Lyme disease is the most common vector-borne disease in the US with over 300,000 new cases every year. The geographic range of the tick-borne epidemic is expanding as infected ticks spread into new regions.
Timely diagnosis and effective treatments are problems for many. Misdiagnosis and delayed diagnosis can lead to prolonged and debilitating illness. Most people with early treated Lyme disease recover. However, there are many previously healthy and productive individuals who struggle with ongoing illness that significantly impairs their quality of life.
Lyme disease costs our medical system over a billion dollars per year.
The Need for Research
Human clinical research is urgently needed to expand knowledge of Lyme disease biologic mechanisms, answer unknown questions, and improve upon current diagnostic tests and therapies.
Human Clinical Research
Our clinical research program has produced human biologic specimens that are crucial to improving the understanding of Lyme disease and its varied manifestations.
Our Center has established a robust biorepository of well-characterized blood and skin tissue samples from patients with all stages of Lyme disease. These valuable samples are the cornerstone to innovative multidisciplinary research collaborations with leading worldwide academic, scientific, and medical investigators. Our landmark SLICE studies (Studies of Lyme disease Immunology and Clinical Events) are providing important insights into disease processes and avenues for innovation.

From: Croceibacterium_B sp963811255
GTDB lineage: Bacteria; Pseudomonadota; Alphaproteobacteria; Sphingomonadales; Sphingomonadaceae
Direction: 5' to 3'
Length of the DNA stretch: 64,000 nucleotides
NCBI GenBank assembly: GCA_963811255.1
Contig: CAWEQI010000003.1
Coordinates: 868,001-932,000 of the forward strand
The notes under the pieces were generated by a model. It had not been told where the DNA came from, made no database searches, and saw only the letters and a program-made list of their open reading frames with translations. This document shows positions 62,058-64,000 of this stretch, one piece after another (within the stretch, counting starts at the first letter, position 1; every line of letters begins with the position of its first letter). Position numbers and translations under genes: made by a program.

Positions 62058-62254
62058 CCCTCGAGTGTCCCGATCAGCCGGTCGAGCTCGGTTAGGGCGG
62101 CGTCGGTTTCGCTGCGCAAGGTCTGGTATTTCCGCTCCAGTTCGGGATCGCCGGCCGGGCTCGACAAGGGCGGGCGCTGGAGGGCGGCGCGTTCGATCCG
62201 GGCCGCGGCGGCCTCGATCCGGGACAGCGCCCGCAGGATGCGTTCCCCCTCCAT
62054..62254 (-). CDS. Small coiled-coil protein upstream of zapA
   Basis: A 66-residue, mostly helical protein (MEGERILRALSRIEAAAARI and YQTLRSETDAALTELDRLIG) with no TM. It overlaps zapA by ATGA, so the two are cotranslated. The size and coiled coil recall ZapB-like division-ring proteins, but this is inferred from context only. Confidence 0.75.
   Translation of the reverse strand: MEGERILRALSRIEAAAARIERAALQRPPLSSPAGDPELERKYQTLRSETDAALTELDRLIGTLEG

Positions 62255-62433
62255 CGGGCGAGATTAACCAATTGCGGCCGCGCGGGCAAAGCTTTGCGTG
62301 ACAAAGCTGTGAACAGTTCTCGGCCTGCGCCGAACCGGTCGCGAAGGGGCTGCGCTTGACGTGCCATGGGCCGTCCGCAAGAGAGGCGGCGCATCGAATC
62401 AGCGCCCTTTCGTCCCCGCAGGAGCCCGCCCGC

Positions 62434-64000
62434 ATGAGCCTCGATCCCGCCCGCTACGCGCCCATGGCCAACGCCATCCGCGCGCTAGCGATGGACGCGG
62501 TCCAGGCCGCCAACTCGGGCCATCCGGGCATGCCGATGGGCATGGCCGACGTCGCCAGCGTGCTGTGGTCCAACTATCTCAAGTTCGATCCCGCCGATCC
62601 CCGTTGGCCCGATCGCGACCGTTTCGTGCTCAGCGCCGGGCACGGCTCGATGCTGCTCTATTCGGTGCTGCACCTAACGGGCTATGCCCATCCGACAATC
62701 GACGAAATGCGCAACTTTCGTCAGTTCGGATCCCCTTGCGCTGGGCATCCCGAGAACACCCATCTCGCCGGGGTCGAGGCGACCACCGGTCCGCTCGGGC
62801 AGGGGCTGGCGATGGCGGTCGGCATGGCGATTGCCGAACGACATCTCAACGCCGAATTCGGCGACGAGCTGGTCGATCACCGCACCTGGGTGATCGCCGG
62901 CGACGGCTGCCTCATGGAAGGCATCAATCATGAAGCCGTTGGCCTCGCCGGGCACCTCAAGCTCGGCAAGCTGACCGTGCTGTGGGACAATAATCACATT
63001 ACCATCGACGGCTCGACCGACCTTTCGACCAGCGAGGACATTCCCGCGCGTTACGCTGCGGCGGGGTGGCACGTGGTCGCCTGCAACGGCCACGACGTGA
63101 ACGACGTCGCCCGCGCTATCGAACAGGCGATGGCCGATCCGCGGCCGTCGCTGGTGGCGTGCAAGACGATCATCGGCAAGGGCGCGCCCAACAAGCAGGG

We are grateful to all of the patients who have participated in the SLICE studies as well as in our Center’s numerous other studies. Your efforts are greatly appreciated. We are urgently working on your behalf towards solutions.
Our goal is to advance understanding of the complex pathophysiology of Lyme disease and translate findings into improved patient healthcare.
Chronic Lyme disease is a clinical diagnosis that encompasses a range of biologic processes and disease manifestations. Our research establishes well-defined research subgroups within the chronic Lyme disease umbrella as an essential foundation for improving the understanding of this complex heterogeneous illness.
Our research is aimed at determining the potential roles of immune dysfunction, inflammation, persistent bacterial infection, neural network alteration, and other biologic processes in driving ongoing illness.
Improving disease understanding of the biology of the infection and the human immune response will enable the development of more accurate diagnostics, more effective treatments, as well as tests that can monitor treatment success or failure. Characterizing the symptom illness experience can inform and improve the clinical understanding of chronic Lyme disease.
Our longer term goal is to expand interdisciplinary models to investigate all stages and types of Lyme disease and tick-borne illnesses. We are currently engaged in a range of basic science, clinical, and epidemiologic research initiatives to achieve this goal.
We strive for a future where accurate diagnosis and effective treatment will bring better outcomes and new hope to Lyme disease patients and their families